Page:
abstract = "In order to elucidate the events that lead to cellular autolysis, and thus better understand the mechanism of cellular incompatibility between Sedum telephoides and Solanum pennellii stems, we have followed the appearance and fate of the hydrolytic enzyme acid phosphatase in both the compatible Sedum autograft and the incompatible Sedum/Solanum heterograft. Acid phosphatase was localized by a modified Gomori-type reaction. Following an initial association with the endoplasmic reticulum and dictyosomes by 6-10 hours after grafting, acid phosphatase activity in the compatible Sedum autograft was associated primarily with the plasmalemma, tonoplast, and vacuole. This strict compartmentation in membranes or organelles and absence of enzyme from the cytosol was maintained throughout the development of the compatible autograft in Sedum. Although acid phosphatase activity in the incompatible heterograft between Sedum and Solanum was initially similar to the compatible autograft in Sedum, a marked difference in enzyme localization occurred in the two graft partners over time. Solanum cells accumulated increased amounts of acid phosphatase, but the enzyme remained sequestered in the plasmalemma, tonoplast, and vacuole. In comparable Sedum cells, however, there was a dramatic increase in acid phosphatase activity in the cytosol, often without any prior compartmentation within the vacuole. This high activity of acid phosphatase in the Sedum cytosol was correlated with cellular autolysis, death, and eventual cell collapse to form the characteristic necrotic layer that insulates the stock from the scion. These results suggest that the lethal cellular senescence associated with Sedum cells of the incompatible heterograft is correlated with a cytoplasmic release of acid phosphatase. A similar release of the enzyme does not occur in the Solanum stock or in the compatible Sedum autograft. Thus, while acid phosphatase synthesis and/or activation is induced in both the compatible and incompatible grafts, incompatibility between Sedum and Solanum involves a failure of Sedum cells to isolate hydrolytic enzymes from the cytosol, which subsequently leads to cellular necrosis.",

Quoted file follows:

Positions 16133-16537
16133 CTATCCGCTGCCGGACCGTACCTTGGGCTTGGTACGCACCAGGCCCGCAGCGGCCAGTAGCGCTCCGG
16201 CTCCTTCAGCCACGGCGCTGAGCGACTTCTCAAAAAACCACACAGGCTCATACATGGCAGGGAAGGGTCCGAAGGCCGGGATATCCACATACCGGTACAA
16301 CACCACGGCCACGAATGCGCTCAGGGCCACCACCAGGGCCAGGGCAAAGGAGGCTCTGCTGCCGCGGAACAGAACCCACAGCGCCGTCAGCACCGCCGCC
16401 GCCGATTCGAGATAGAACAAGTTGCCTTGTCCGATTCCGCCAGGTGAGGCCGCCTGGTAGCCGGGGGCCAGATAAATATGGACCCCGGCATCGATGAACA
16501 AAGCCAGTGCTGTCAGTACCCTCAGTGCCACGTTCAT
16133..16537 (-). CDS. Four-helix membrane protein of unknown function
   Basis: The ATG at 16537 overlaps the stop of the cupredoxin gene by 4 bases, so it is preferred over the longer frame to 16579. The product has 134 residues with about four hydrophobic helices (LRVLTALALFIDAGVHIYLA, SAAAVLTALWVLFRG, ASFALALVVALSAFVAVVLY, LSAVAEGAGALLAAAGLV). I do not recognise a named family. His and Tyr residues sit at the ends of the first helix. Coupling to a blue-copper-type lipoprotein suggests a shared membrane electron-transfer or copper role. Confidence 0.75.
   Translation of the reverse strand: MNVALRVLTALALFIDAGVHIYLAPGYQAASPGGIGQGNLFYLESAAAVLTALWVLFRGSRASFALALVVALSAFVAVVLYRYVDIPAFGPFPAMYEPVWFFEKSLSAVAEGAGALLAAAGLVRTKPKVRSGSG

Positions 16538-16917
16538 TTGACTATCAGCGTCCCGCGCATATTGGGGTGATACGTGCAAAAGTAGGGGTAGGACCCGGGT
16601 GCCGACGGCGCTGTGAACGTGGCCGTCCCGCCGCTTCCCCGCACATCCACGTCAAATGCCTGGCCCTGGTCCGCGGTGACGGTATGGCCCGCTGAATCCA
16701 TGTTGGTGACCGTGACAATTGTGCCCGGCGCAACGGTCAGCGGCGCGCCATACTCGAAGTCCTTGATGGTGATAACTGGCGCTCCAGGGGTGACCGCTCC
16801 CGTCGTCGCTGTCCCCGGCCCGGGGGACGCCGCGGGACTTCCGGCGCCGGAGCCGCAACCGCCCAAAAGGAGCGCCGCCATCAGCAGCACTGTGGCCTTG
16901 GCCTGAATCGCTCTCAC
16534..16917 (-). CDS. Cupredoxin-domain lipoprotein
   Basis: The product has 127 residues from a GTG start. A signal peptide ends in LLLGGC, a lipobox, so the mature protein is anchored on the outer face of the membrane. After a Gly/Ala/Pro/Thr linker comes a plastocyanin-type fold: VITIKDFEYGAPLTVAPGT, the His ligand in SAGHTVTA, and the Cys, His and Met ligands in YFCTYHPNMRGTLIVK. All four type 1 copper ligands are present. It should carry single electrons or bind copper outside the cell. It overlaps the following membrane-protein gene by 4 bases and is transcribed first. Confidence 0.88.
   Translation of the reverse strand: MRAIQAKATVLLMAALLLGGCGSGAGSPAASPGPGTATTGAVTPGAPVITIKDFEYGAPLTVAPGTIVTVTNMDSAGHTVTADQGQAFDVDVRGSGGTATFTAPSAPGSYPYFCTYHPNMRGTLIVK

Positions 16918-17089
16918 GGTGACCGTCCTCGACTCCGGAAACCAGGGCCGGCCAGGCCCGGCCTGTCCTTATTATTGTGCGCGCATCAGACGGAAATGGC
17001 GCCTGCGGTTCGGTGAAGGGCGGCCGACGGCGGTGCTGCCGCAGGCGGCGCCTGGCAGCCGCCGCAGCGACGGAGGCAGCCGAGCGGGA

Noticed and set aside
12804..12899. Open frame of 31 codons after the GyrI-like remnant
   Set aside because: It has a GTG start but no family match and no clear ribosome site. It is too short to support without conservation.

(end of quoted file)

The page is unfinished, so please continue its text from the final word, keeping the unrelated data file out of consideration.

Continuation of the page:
keywords = "Acid phosphatase, Cellular necrosis, Cytochemistry, Grafting",